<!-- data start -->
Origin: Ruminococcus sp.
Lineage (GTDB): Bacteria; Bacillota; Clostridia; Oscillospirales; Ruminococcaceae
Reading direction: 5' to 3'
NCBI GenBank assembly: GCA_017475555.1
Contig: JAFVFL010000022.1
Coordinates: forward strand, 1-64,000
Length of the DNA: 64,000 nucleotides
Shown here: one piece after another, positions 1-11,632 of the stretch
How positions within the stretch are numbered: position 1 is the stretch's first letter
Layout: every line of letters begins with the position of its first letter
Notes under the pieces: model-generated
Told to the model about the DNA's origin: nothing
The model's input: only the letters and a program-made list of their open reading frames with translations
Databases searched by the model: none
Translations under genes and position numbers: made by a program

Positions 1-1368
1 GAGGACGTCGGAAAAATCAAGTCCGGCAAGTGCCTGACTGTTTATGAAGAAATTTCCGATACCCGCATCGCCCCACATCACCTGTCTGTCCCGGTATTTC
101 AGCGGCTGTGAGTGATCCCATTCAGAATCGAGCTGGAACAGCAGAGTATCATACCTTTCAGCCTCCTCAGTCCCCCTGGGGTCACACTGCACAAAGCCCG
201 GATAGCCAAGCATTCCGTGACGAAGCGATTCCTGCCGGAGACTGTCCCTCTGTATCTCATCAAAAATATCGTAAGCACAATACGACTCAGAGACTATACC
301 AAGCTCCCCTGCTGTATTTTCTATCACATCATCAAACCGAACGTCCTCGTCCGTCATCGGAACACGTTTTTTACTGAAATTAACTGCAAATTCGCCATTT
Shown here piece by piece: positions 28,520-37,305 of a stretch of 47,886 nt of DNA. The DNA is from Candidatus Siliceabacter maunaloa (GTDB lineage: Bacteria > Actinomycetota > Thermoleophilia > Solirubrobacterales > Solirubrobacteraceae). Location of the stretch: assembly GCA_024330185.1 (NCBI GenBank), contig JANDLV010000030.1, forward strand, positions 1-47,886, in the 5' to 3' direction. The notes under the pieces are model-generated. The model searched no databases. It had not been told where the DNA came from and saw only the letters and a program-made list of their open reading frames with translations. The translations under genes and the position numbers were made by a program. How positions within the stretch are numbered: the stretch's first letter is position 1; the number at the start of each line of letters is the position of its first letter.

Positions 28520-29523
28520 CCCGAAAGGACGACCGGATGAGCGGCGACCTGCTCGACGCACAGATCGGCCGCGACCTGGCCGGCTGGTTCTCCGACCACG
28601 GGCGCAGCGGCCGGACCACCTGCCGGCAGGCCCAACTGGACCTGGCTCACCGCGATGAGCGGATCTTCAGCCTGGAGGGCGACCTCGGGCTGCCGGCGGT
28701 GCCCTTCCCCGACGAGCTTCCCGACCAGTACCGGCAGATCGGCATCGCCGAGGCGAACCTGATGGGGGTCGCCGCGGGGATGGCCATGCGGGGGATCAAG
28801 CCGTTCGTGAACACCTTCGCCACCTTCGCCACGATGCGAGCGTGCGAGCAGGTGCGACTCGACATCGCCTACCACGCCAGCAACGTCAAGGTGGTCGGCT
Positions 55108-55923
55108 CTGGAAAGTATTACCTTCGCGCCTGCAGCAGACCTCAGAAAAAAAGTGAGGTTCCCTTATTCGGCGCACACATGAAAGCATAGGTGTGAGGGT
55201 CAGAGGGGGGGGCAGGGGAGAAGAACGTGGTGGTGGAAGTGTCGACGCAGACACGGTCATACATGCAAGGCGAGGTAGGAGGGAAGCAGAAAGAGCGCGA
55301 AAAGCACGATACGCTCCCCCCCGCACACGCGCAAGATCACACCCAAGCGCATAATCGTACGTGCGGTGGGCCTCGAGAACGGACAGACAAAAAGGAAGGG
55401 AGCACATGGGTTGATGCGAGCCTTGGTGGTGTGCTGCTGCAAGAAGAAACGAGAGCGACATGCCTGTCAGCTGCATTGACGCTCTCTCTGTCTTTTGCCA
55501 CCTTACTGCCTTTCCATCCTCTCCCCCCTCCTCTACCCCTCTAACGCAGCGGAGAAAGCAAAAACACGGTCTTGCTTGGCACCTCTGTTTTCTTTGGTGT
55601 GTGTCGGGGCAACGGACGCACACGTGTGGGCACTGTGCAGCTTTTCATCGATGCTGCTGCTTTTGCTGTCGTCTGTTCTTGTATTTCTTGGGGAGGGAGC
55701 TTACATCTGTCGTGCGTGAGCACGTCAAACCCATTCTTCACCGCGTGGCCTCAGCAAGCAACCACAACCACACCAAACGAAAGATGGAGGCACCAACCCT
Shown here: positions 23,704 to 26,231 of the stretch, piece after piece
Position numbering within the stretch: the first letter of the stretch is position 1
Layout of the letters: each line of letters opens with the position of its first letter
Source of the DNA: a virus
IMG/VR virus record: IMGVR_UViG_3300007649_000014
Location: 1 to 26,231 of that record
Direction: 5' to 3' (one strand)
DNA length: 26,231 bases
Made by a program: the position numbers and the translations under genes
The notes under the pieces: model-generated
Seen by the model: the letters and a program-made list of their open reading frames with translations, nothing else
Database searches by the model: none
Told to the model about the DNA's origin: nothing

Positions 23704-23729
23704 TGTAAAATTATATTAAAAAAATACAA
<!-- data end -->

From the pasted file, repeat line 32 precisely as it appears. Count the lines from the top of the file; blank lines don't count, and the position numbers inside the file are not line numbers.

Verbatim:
55501 CCTTACTGCCTTTCCATCCTCTCCCCCCTCCTCTACCCCTCTAACGCAGCGGAGAAAGCAAAAACACGGTCTTGCTTGGCACCTCTGTTTTCTTTGGTGT